LONDON – Is populism still on the rise? That question will be looming over elections in Israel, India, Indonesia, the Philippines, Spain and the European Union over the next two months. Yet it will be misplaced, for the real contest is between nationalism and internationalism.
To be sure, the nationalist-internationalist division is being prized open by populists themselves, particularly U.S. President Donald Trump, whose instinctive disdain for international laws and institutions has long been clear. But it is also being exploited by more mainstream politicians, including some in that most multilateral of institutions, the European Union, which is experiencing a profound change in its internal political dynamics.
The term populism merely describes a campaigning technique used by insurgent politicians of all stripes. Hence, its power as a political epithet has diminished with use, especially in the years since the Brexit referendum and Trump’s election. Once in power, populists still have to govern to voters’ liking, or else risk defeat at the next election.
Consider the Five Star Movement (M5S), which came to power in June 2018 as the senior partner in Italy’s governing coalition, but has since lost a string of regional elections, halving its vote from a year earlier. That decline does not reflect voters’ disillusionment with M5S’s populist policy proposals; after all, it has succeeded in implementing its promised basic income for jobseekers. Rather, M5S’s participation in the coalition has been overshadowed by the strong nationalist rhetoric of its governing partner, the right-wing League party.
Now, consider Indian Prime Minister Narendra Modi, Philippine President Rodrigo Duterte and that consummate survivor, Israeli Prime Minister Benjamin Netanyahu. Unlike M5S, all three campaigned as populists but have governed as tough-guy nationalists. In elections on April 9 (Israel), April 11-May 19 (India) and May 13 (Philippines), it is that nationalist approach that will be tested.
Modi, Duterte and Netanyahu have each used fear — of terrorist attacks from Pakistan, drug cartels and Hamas rockets, respectively — and appeals to national pride. Their stated goal is to strengthen the nation-state against threats foreign and domestic, through both economic and political means. They have little regard for international institutions or laws, and if they consider the international context at all, it is usually through the scope of bilateral relations with the United States and/or China, rather than multilateralism.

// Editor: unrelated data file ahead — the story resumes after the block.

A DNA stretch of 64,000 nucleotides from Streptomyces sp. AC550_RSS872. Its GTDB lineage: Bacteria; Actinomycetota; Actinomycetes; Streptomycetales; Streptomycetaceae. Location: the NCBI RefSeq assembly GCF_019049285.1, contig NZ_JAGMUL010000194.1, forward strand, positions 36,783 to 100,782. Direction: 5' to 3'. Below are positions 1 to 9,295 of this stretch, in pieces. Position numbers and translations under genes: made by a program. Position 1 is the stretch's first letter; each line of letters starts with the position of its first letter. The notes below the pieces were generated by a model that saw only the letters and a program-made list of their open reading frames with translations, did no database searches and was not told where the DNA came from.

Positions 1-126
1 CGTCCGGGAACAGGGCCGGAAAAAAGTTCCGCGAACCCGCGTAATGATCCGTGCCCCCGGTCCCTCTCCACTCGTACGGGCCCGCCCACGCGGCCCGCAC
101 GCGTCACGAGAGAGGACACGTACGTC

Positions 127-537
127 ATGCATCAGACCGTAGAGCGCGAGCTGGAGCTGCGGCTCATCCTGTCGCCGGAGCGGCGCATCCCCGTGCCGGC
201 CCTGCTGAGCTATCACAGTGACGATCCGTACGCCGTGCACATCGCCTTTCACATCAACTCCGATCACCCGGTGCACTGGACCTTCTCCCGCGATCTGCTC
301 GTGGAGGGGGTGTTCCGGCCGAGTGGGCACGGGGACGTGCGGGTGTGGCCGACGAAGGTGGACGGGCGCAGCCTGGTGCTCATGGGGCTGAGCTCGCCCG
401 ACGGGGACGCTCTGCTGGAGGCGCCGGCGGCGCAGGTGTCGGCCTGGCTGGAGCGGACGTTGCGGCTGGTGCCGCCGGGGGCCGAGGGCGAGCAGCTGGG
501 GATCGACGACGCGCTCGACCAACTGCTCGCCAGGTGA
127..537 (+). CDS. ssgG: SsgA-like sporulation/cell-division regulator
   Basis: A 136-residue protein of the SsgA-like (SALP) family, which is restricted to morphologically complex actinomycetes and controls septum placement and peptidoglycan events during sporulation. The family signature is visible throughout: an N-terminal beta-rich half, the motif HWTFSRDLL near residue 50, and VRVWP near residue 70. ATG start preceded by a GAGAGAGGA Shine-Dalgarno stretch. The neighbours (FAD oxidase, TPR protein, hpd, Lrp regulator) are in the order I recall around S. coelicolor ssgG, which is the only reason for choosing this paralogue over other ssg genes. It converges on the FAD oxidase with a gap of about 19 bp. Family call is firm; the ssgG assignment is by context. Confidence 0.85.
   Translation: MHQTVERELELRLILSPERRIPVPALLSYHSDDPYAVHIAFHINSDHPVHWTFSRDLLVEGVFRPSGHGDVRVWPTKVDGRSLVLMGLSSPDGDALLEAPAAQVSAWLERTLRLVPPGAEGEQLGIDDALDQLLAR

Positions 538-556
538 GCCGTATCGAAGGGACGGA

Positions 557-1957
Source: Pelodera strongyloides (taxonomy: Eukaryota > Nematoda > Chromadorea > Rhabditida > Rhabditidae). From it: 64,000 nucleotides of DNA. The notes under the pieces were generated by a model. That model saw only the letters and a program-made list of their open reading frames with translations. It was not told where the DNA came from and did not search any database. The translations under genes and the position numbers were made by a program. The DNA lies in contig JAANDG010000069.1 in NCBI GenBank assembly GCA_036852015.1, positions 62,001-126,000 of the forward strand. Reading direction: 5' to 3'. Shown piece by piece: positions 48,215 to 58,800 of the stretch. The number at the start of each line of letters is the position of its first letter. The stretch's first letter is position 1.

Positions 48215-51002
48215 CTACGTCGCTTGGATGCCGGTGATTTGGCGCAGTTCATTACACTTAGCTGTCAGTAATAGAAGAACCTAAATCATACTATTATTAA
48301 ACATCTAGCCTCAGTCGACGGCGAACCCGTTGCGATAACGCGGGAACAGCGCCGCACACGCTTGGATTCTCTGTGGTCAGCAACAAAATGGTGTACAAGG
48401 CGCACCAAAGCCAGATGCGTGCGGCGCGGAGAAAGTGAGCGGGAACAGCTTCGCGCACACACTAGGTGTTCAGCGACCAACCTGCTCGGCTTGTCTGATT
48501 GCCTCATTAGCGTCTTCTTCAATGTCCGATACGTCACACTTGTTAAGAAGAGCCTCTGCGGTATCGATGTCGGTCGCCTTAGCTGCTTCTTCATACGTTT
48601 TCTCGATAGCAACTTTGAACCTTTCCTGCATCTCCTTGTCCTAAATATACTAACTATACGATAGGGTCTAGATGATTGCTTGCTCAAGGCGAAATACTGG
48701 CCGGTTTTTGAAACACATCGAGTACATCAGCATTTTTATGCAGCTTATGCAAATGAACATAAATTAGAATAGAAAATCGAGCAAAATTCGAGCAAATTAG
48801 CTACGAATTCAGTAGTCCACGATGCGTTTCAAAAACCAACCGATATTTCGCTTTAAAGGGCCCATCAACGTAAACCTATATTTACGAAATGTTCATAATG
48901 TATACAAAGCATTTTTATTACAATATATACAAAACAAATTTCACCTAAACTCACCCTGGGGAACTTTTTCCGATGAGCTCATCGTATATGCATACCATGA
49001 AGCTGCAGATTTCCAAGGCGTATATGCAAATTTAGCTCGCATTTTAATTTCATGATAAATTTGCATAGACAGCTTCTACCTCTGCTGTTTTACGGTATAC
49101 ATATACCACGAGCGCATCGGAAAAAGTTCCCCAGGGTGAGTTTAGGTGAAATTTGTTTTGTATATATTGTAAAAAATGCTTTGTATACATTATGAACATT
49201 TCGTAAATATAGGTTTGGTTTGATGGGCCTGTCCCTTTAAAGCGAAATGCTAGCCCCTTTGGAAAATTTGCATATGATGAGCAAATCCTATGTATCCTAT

Similar issues are in play in the run-up to Indonesia’s April 17 presidential election, where the incumbent, President Joko Widodo (“Jokowi”), and his rival, Prabowo Subianto, can both be described as “populists.” The difference is that while Jokowi is running on his five-year record of leadership in both Indonesia and Southeast Asia generally, Prabowo is positioning himself more as a Duterte-style nationalist, as he did in 2014.
In Europe, the politics are different, but the key divisions are strikingly similar.
The terms populist and Euroskeptic do not truly capture the rise of far-right parties such as Vox in Spain, the Freedom Party of Austria and the Alternative for Germany (AfD) in Germany; nor are they sufficient for understanding the policies of Hungarian Prime Minister Viktor Orban and Poland’s ruling Law and Justice party (PiS).
To be sure, these parties are all nationalist, conservative and generally opposed to immigration. But with constant reference to “law and order,” they are exploiting cultural rather than military or geostrategic fears. Hence, should the far-right make significant gains in Spain’s April 28 general election and then in the European Parliament elections in May, the right way to think about it will not be as an anti-EU phenomenon.
A rebalancing of power toward the nationalist right would represent a changing view of the EU, but not an outright Brexit-style rejection of it. It would augur a further shift away from integration and toward a more ad hoc intergovernmental approach for tackling issues related to immigration and the rule of law. The scope for top-down policies issued from Brussels would be significantly narrowed. And as individual EU member states began to pursue their own policies toward Russia, Libya and other third countries, there would be a broad retreat from efforts to negotiate common foreign and security policies.
So, forget populism. The real contest in elections this year, as well as in the U.S. presidential election in 2020, will be between nationalism and internationalism. Amid rising geopolitical tensions, increased migration flows and the lingering stresses of past financial crises, the question is whether appeals to a rules-based international order can still win voters’ hearts and calm their fears. In the absence of U.S. leadership to lend that idea credibility, the answer is anyone’s guess.
Bill Emmott is a former editor in chief of The Economist. © Project Syndicate, 2019